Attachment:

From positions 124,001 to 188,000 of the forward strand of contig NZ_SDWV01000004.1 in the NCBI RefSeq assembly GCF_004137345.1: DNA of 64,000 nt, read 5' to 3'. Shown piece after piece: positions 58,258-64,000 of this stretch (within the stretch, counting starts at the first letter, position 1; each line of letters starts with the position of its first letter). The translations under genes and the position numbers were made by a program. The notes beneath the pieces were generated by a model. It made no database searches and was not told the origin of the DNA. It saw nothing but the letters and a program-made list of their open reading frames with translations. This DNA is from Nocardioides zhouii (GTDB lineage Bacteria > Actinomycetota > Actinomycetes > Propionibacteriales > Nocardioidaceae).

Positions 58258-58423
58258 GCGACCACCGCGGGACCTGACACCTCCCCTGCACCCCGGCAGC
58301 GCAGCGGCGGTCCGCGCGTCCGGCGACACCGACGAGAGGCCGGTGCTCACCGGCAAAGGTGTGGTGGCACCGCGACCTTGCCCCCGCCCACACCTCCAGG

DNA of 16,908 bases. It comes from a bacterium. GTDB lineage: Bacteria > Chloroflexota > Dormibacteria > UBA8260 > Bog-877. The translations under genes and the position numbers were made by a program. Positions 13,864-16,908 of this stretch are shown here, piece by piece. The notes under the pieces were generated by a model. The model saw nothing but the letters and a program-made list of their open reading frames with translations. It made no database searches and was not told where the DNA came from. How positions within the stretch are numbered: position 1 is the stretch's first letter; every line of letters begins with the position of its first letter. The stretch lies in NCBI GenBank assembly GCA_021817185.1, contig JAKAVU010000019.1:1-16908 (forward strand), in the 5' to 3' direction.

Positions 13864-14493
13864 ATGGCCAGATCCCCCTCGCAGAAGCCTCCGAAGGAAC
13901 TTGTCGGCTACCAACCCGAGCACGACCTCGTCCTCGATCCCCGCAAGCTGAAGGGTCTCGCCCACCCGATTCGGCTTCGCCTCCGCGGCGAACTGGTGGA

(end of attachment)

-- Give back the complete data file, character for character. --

From positions 124,001 to 188,000 of the forward strand of contig NZ_SDWV01000004.1 in the NCBI RefSeq assembly GCF_004137345.1: DNA of 64,000 nt, read 5' to 3'. Shown piece after piece: positions 58,258-64,000 of this stretch (within the stretch, counting starts at the first letter, position 1; each line of letters starts with the position of its first letter). The translations under genes and the position numbers were made by a program. The notes beneath the pieces were generated by a model. It made no database searches and was not told the origin of the DNA. It saw nothing but the letters and a program-made list of their open reading frames with translations. This DNA is from Nocardioides zhouii (GTDB lineage Bacteria > Actinomycetota > Actinomycetes > Propionibacteriales > Nocardioidaceae).

Positions 58258-58423
58258 GCGACCACCGCGGGACCTGACACCTCCCCTGCACCCCGGCAGC
58301 GCAGCGGCGGTCCGCGCGTCCGGCGACACCGACGAGAGGCCGGTGCTCACCGGCAAAGGTGTGGTGGCACCGCGACCTTGCCCCCGCCCACACCTCCAGG

DNA of 16,908 bases. It comes from a bacterium. GTDB lineage: Bacteria > Chloroflexota > Dormibacteria > UBA8260 > Bog-877. The translations under genes and the position numbers were made by a program. Positions 13,864-16,908 of this stretch are shown here, piece by piece. The notes under the pieces were generated by a model. The model saw nothing but the letters and a program-made list of their open reading frames with translations. It made no database searches and was not told where the DNA came from. How positions within the stretch are numbered: position 1 is the stretch's first letter; every line of letters begins with the position of its first letter. The stretch lies in NCBI GenBank assembly GCA_021817185.1, contig JAKAVU010000019.1:1-16908 (forward strand), in the 5' to 3' direction.

Positions 13864-14493
13864 ATGGCCAGATCCCCCTCGCAGAAGCCTCCGAAGGAAC
13901 TTGTCGGCTACCAACCCGAGCACGACCTCGTCCTCGATCCCCGCAAGCTGAAGGGTCTCGCCCACCCGATTCGGCTTCGCCTCCGCGGCGAACTGGTGGA